by Robert J. Lanz, LCSW
There isn’t a human bodily fluid that I haven’t been subjected to at one point or another in the ER. Well there is one, buts that’s only because the nurse warned me before I went into the patient’s room that he had been masturbating like a caged monkey since his arrival. I guess that is part of my job, to consider all things into the mix of my psychological assessment. Masturbation is normal at home but not at the hospital, but you probably already knew that. What you probably didn’t know is that it is not uncommon for us to have that happen. It could be a schizophrenic with delusions, a developmentally disabled guy just enjoying another day with his hand in his pants, oblivious to the niceties of public behavior. It could even be a bored guy intoxicated with methamphetamine. I’m sure at some point I may have actually seen a bored, meth intoxicated, developmentally disabled schizophrenic working his own program as if he was at home in the dark with Pamela Anderson on his mind.
In this case, I observed “universal precautions” same as if the patient had hepatitis or TB or some other communicable disease. That means I gowned up and gloved up and masked up and put on safety glasses over my bifocals and with a deftness I didn’t realize I still had, managed to dodge the bullet so to speak. I don’t recall this coming up during the hiring process, my deftness I mean. Some folks might have turned down a gig with such requirements and as I grew older on the job I realized there would come a day when I might actually not be deft enough to dodge the bullet, in whatever form it arrived in. That’s what “universal precautions” are all about.
The docs and nurses wear scrubs and if something gets on their clothes they can just go into the back and change into something fresh and they are good to go. Some are slick enough to do it in such a way that no one even knows they took a hit.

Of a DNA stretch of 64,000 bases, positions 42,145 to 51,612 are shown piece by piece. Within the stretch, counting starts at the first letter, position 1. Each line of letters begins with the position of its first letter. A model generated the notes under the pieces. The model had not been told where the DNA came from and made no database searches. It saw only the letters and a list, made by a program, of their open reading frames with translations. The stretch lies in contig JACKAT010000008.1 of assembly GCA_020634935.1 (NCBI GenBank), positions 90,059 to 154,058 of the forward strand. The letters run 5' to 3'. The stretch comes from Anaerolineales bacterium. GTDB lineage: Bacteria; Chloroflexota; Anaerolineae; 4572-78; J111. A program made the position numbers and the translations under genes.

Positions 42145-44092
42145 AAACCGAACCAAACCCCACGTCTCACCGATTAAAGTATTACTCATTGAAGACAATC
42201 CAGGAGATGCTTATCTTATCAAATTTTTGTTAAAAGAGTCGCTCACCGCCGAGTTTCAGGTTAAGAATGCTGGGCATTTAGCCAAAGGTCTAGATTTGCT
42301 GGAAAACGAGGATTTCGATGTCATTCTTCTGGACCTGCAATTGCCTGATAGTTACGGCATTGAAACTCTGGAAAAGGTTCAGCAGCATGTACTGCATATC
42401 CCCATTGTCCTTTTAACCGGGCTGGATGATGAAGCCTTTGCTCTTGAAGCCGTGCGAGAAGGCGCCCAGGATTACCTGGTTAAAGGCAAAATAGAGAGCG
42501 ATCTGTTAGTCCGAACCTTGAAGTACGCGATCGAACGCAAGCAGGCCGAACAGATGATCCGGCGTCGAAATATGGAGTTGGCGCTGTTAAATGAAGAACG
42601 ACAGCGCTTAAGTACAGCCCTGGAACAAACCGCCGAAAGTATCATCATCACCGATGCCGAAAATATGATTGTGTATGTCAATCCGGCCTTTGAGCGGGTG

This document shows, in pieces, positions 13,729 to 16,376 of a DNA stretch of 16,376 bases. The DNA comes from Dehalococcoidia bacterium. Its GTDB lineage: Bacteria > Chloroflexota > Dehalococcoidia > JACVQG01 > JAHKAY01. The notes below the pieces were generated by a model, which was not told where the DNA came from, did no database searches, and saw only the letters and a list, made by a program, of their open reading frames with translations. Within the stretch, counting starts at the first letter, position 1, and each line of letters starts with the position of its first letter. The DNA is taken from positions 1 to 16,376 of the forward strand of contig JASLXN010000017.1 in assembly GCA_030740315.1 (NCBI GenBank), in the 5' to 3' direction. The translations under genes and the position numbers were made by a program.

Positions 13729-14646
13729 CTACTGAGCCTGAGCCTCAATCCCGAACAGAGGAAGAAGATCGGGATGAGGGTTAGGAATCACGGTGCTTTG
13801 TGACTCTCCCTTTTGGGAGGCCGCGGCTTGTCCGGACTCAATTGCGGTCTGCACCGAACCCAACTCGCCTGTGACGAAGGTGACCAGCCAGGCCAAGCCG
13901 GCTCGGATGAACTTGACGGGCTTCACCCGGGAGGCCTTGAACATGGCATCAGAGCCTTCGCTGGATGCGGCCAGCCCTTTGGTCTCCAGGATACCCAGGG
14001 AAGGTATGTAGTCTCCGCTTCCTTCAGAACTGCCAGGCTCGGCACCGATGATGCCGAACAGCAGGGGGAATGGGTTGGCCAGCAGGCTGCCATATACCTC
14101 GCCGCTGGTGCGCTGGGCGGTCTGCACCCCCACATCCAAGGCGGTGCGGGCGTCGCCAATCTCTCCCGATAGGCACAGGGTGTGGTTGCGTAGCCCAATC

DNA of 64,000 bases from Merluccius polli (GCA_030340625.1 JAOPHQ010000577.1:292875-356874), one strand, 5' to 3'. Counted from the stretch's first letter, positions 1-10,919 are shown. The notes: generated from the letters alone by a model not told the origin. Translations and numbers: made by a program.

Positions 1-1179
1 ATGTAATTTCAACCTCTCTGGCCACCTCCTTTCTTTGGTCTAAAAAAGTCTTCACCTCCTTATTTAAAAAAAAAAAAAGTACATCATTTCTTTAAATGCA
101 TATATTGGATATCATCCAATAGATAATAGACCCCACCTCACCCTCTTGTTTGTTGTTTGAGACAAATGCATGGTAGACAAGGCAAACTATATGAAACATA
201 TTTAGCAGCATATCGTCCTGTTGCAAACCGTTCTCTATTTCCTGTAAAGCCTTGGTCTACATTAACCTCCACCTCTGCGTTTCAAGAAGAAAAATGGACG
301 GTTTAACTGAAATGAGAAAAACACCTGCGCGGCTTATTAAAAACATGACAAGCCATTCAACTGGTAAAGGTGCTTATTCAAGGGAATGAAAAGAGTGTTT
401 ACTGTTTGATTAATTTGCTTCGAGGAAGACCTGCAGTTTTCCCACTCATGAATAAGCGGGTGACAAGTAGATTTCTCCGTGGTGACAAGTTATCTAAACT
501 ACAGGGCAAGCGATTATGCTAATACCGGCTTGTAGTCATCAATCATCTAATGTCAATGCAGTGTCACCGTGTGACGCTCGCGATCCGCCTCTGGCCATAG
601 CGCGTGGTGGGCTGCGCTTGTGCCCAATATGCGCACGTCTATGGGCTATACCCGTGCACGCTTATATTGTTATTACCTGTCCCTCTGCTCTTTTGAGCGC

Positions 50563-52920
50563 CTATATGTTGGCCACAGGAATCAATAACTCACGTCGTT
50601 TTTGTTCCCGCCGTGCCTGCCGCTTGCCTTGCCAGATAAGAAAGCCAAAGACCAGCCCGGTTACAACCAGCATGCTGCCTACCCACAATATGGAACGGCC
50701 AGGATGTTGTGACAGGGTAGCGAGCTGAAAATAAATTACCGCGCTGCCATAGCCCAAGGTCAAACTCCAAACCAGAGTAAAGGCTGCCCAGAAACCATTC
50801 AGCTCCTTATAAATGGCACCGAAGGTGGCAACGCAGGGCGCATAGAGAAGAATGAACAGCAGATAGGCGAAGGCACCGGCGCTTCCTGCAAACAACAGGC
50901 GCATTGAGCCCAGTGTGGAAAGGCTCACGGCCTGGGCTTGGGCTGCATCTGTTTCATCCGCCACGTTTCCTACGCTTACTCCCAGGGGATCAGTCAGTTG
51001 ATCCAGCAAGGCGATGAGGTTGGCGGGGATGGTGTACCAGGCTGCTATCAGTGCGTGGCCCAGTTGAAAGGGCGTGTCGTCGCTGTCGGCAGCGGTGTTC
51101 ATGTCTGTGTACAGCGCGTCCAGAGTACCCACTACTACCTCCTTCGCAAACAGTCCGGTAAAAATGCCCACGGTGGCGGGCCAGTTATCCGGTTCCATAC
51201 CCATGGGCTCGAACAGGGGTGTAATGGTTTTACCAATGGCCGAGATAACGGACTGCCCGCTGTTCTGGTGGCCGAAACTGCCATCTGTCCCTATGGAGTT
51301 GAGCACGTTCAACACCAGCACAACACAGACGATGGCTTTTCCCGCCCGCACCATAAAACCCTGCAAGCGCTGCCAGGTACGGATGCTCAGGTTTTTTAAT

The social worker has a dress code, sort of. Upstairs where dress codes and such are more observed, the male social workers are supposed to wear sport coats and ties so they look “professional”. It gets a little confusing at times because half the patients especially the older ones think any old white guy with a tie must be a physician. Downstairs, and the ER is always in the downstairs part of the hospital, no one thinks much about the dress code. With all those bodily fluids flying around, the all too frequent altercations involving drunks and psychotics and personal comfort itself preclude getting “dressed up” in any way.
In an altercation, a necktie becomes a convenient handle for the opposition. A sport coat would end up having more germs than a lab specimen from a festering butt wound. Hell, there were some nights when I think I should have just showed up for work in my surfing wetsuit and then stopped at the quarter car wash on the way home for a good hose down. On more than one occasion I had to dip into the stash of homeless clothes when my own have suffered the indignity of blood, or urine, or vomit or, well, you get the picture. You can’t observe universal precautions all the time.
Fortunately for me, I’m the one that usually does the thrift store shopping for the homeless clothes so I generally pick a few items that will fit me, just in case. Like most guys my age, I’m not big into shopping but since I’ve taken up the responsibility of clothing the homeless I have actually become more fashion conscious.
Hmmm, that sounds pretty twisted. No wonder I never wanted to work upstairs. They only have to use universal precautions when someone actually has a communicable disease…